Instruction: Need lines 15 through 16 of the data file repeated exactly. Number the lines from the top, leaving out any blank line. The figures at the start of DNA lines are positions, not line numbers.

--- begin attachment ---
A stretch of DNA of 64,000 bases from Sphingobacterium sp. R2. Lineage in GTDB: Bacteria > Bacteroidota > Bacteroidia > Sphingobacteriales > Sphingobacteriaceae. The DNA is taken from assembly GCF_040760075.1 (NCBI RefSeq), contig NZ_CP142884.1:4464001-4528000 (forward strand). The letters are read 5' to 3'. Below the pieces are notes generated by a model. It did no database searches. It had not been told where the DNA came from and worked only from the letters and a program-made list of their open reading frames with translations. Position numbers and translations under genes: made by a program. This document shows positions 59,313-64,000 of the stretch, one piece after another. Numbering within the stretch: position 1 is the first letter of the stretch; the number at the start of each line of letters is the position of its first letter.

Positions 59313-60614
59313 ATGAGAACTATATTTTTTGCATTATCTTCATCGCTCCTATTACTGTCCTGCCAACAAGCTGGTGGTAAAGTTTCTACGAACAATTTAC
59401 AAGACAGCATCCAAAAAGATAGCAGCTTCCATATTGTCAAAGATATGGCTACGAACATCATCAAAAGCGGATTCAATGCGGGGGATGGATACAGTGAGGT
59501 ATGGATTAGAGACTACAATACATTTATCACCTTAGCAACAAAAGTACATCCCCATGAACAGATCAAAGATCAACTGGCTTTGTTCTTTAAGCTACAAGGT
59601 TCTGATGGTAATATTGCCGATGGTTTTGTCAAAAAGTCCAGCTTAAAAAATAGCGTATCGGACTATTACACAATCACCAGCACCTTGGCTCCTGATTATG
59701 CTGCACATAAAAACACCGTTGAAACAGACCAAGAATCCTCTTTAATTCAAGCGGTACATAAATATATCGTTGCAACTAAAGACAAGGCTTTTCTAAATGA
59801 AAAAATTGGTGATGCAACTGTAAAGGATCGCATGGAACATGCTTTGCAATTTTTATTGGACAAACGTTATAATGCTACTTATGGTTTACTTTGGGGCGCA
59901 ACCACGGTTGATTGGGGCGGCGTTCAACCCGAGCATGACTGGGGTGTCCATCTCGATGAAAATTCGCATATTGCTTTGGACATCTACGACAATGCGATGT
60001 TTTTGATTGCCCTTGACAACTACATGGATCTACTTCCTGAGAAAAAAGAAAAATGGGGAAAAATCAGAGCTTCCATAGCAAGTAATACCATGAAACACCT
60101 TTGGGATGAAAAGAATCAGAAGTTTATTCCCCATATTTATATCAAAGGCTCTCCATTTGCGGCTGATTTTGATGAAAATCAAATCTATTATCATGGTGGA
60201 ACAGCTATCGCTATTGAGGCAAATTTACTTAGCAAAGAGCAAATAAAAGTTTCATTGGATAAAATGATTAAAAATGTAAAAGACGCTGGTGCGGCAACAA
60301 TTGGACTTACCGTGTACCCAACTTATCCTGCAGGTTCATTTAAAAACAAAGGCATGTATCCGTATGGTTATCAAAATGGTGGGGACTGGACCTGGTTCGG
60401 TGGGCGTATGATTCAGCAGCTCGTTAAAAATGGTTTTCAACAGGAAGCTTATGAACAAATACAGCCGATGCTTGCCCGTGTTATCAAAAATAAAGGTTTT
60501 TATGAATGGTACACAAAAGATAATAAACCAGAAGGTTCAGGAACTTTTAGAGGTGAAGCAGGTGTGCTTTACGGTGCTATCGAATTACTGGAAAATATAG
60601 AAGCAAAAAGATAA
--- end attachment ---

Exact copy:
60501 TATGAATGGTACACAAAAGATAATAAACCAGAAGGTTCAGGAACTTTTAGAGGTGAAGCAGGTGTGCTTTACGGTGCTATCGAATTACTGGAAAATATAG
60601 AAGCAAAAAGATAA